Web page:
Voice Commands Controlling Many Perks, Smartphone Keys Unlocking Doors May Become The Norm Someday

NEW YORK (CBSNewYork) — Some rooms in major hotel chains are getting digital makeovers.

But while it may look and sound exciting, guests may need to pay more attention to protecting their personal information, CBS2 travel editor Peter Greenberg reported Monday.

For decades, hotels have worked hard to offer travelers a home away from home. But aside from now-standard perks like cable television, in-room Jacuzzis and minibars, few things have changed … until now.

At Marriott headquarters in Bethesda Maryland, researchers are working to replace traditional hotel rooms with “smart rooms.” With a few voice commands — for blinds, lights, and TV — the room springs to life.

“What we’ve collected, we start to understand the preferences,” Adam Malamut said.

Malamut is in charge of customer experience.

Hotel chains Marriott and Hilton are experimenting with “smart rooms,” rooms controlled by voice commands and having cutting edge technology. (Photo: CBS2)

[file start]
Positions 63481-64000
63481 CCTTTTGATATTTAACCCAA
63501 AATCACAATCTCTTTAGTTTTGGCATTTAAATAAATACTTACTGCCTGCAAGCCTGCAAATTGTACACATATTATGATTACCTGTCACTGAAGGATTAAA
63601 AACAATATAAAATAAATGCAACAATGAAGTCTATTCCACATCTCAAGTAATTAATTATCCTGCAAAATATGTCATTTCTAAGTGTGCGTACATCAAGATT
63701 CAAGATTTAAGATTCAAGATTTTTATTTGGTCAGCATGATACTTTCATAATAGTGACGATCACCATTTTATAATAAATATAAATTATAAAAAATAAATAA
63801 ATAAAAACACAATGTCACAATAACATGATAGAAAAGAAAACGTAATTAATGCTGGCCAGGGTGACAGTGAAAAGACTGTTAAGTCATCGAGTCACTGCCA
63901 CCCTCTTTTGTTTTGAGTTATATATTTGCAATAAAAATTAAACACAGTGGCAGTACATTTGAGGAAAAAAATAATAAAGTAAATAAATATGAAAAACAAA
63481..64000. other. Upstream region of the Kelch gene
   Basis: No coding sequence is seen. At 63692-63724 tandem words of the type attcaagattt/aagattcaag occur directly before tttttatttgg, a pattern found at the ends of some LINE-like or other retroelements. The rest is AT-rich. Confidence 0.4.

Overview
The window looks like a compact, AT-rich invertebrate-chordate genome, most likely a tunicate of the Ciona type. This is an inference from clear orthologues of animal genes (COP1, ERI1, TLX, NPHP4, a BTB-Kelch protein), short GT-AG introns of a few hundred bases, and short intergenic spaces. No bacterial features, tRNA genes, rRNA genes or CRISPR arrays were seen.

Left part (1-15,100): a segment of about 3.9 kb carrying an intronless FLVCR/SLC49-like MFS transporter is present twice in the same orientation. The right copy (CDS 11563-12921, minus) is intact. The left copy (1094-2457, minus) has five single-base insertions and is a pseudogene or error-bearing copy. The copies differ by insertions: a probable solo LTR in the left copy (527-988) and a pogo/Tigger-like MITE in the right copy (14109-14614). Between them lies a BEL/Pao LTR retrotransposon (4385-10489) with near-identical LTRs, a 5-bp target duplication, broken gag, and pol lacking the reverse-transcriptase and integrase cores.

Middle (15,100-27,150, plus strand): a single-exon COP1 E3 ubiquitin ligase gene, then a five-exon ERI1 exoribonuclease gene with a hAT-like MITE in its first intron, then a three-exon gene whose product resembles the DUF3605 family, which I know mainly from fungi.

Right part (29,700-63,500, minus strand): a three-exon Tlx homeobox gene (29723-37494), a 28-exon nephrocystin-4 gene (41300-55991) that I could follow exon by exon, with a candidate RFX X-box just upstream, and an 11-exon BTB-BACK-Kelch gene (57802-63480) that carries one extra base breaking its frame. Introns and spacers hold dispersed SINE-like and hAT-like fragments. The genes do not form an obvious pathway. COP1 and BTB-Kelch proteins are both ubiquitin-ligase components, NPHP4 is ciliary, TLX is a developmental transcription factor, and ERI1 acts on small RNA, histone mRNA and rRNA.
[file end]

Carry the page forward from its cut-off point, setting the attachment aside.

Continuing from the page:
Greenberg: “Now, everything in this room is essentially wired. Then if you wanted to raise and lower the shades?”

Malamut: “If I like an icebox of a room to go to sleep and I’m not in the room the room knows through its sensors that there’s no one in here.”

Guests can go onto their personal profiles and add workout schedules, request weather updates and even upload personal photos to have on display before they walk in the door.

All that data, including your location and those voice commands, can be saved for future use.

“When you have these smart hotels they have a token on your phone where they know where you go, they know what type of coffee you order, they know what you order in the restaurant,” cyber security expert Eric Cole said.

Cole is a former security adviser to President Barack Obama.

“The idea is now it can improve customer service. The problem is … huge violation of personal privacy,” Cole said.

Like Marriott, Hilton is also in on a technical revolution. Both chains now offer perks like electronic keys, so guests can open hotel room doors using their smartphones.

But it’s a convenience, Cole says, that needs to be used with caution. He says the Bluetooth signal sent from your smartphone might be unencrypted and could be hacked from up to 15 feet away.

“Somebody could go in and intercept your key. They could also track your locations and if somebody can steal that digital signature they can run up charges that you would have to pay for,” Cole said.

The option of using a regular room key remains available, as does opting out of any of the smart room features. Both Hilton and Marriott say they have security measures in place to protect personal information, adding that the safety of their guests remains their top priority.